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January 1967

Inhalation of Oxygen and Carbon Dioxide Gas: Effect on Composition of Cerebral Venous Blood

Author Affiliations


From the Department of Neurology, Wayne State University, Detroit General Hospital, the Wayne Center for Cerebrovascular Research, Harper Hospital, Detroit, and the Department of Internal Medicine, Keio University, Tokyo, Japan. Dr. Gotoh is presently with the Cerebral Blood Flow Laboratory, Keio University, Tokyo. Dr. Takagi is a Fellow of the Michigan Heart Association.

Arch Intern Med. 1967;119(1):4-15. doi:10.1001/archinte.1967.00290190052002

INHALATION of either carbon dioxide gas mixtures or 100% oxygen are widely used therapeutically in cerebrovascular disease and conditions causing cerebral anoxia. There is little or no data in man concerning any improvement of oxygen available to the brain resulting from this treatment, although certain drugs are known to increase oxygen available to ischemic brain.1,2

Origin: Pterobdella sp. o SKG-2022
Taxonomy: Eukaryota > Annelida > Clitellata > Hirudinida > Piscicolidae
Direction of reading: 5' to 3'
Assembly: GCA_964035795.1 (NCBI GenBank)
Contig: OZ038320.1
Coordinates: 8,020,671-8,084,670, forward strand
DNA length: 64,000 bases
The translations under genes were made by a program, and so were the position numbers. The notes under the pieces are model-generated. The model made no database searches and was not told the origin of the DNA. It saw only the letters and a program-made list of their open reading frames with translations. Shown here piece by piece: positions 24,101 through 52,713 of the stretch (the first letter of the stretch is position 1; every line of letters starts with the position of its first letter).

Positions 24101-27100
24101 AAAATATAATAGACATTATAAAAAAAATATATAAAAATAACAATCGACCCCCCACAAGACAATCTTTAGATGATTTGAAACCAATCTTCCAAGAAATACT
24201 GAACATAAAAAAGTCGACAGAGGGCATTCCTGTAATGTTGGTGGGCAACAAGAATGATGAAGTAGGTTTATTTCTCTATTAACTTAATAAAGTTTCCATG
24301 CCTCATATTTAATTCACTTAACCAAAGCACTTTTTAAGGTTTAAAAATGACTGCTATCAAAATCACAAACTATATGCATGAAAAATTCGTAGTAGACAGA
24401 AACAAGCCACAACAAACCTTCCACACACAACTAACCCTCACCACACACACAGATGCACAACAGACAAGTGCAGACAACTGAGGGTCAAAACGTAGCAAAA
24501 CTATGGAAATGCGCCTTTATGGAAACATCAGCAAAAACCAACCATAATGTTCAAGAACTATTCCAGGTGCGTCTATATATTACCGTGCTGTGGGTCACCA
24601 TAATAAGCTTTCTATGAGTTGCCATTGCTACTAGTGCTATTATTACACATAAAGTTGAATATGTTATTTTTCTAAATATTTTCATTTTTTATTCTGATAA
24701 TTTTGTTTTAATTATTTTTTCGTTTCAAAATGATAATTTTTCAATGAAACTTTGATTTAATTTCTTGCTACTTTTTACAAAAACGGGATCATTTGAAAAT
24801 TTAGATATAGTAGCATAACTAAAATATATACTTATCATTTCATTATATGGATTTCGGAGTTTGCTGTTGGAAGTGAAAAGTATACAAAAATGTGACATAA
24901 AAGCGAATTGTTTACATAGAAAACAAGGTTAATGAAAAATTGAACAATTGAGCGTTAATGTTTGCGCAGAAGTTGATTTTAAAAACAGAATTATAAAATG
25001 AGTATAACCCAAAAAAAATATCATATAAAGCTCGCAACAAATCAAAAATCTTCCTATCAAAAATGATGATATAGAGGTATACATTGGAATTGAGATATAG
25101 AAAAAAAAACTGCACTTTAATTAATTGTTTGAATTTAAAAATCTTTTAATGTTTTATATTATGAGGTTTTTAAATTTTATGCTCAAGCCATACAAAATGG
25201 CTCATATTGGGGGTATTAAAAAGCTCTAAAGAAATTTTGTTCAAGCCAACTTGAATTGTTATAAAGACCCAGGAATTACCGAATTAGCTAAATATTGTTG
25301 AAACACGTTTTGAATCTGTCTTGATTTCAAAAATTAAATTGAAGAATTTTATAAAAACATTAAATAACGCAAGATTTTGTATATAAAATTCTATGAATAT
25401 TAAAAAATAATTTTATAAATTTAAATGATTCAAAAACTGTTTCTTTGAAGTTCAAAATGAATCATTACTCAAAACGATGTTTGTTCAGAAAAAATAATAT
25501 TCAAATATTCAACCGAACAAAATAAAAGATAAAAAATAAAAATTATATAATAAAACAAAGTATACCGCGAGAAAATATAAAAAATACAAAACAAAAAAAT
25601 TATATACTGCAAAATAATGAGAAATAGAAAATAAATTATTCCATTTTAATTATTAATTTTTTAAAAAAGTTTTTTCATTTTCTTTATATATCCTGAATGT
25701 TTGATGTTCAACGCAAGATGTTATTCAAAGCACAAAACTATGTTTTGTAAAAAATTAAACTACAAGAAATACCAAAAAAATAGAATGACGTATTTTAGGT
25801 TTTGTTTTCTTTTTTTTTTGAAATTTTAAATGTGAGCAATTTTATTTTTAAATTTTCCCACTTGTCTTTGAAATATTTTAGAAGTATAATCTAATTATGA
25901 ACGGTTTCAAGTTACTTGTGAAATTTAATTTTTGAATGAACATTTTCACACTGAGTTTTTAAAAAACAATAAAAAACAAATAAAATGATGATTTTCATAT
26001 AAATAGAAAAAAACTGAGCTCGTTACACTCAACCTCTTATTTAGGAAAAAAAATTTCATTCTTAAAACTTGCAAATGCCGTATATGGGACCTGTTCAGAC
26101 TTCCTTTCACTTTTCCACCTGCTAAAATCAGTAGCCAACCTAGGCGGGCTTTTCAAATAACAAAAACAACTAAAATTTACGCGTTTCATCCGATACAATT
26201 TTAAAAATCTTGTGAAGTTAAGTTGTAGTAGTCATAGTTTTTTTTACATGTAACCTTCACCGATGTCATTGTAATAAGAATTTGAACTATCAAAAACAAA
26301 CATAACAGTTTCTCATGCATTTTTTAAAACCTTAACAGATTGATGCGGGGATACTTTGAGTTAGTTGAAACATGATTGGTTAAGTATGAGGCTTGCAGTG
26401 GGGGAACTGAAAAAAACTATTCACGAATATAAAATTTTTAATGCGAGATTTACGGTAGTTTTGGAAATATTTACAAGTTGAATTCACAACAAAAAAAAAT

Techniques for monitoring cerebral blood, Po2, Pco2, and pH now permit recording any changes in the composition of the cerebral venous blood during inhalation of oxygen and carbon dioxide gas mixtures. The present communication describes the effects of inhalation of 100% O2, 5% CO2 plus O2, and 5% CO2 plus air on arterial and jugular venous Po2, Pco2, and pH in a group of volunteer subjects with cerebrovascular disease and other disorders.

Material and Methods 

Case Material.  —Twenty-six volunteers with various neurological disorders were studied. The age of the subjects ranged from 13 to 81

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